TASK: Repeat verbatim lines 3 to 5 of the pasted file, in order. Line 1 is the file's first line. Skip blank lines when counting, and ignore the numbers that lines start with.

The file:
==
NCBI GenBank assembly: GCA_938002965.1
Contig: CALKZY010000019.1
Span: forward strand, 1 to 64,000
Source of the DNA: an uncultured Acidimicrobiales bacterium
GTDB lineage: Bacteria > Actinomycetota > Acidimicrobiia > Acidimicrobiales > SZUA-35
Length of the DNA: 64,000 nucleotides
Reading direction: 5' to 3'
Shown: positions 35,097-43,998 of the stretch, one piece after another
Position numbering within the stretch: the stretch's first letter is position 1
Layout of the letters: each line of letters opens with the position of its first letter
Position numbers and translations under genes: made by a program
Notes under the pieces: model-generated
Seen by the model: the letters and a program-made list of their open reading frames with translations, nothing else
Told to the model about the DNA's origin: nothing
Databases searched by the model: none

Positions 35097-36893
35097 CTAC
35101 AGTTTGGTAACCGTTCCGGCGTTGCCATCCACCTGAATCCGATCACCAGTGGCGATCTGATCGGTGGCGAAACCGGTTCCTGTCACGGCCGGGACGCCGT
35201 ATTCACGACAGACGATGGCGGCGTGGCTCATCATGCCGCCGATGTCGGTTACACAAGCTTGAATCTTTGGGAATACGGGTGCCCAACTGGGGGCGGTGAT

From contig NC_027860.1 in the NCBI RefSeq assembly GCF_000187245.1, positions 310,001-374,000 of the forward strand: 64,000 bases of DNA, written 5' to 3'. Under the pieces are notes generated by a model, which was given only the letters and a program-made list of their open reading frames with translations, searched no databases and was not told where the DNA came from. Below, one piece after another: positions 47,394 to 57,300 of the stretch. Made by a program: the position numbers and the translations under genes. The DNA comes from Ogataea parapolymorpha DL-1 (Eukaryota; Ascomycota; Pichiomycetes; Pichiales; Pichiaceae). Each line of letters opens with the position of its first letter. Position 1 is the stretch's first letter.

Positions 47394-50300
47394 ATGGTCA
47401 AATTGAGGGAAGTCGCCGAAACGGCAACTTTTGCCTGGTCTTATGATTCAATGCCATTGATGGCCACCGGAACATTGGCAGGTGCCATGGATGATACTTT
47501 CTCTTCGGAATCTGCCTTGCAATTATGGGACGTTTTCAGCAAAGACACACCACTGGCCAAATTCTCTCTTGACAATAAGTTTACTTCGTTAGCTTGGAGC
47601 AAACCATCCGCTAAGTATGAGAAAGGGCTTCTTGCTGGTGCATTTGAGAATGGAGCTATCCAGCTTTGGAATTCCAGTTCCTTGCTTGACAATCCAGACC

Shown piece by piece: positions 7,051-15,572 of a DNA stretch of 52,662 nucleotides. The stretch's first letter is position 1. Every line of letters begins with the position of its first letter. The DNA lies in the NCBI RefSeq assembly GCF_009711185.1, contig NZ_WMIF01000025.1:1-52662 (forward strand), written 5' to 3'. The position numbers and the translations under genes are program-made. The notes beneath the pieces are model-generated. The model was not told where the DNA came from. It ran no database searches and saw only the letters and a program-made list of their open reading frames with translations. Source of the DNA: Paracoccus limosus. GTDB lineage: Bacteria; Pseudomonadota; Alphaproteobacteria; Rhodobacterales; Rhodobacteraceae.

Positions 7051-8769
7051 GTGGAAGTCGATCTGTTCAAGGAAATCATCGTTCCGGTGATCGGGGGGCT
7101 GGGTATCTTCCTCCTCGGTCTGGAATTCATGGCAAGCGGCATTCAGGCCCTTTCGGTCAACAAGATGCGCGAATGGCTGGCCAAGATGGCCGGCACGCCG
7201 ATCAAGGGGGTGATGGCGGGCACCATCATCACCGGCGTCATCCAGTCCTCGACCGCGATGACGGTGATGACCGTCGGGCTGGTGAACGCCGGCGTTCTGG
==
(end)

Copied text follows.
Span: forward strand, 1 to 64,000
Source of the DNA: an uncultured Acidimicrobiales bacterium
GTDB lineage: Bacteria > Actinomycetota > Acidimicrobiia > Acidimicrobiales > SZUA-35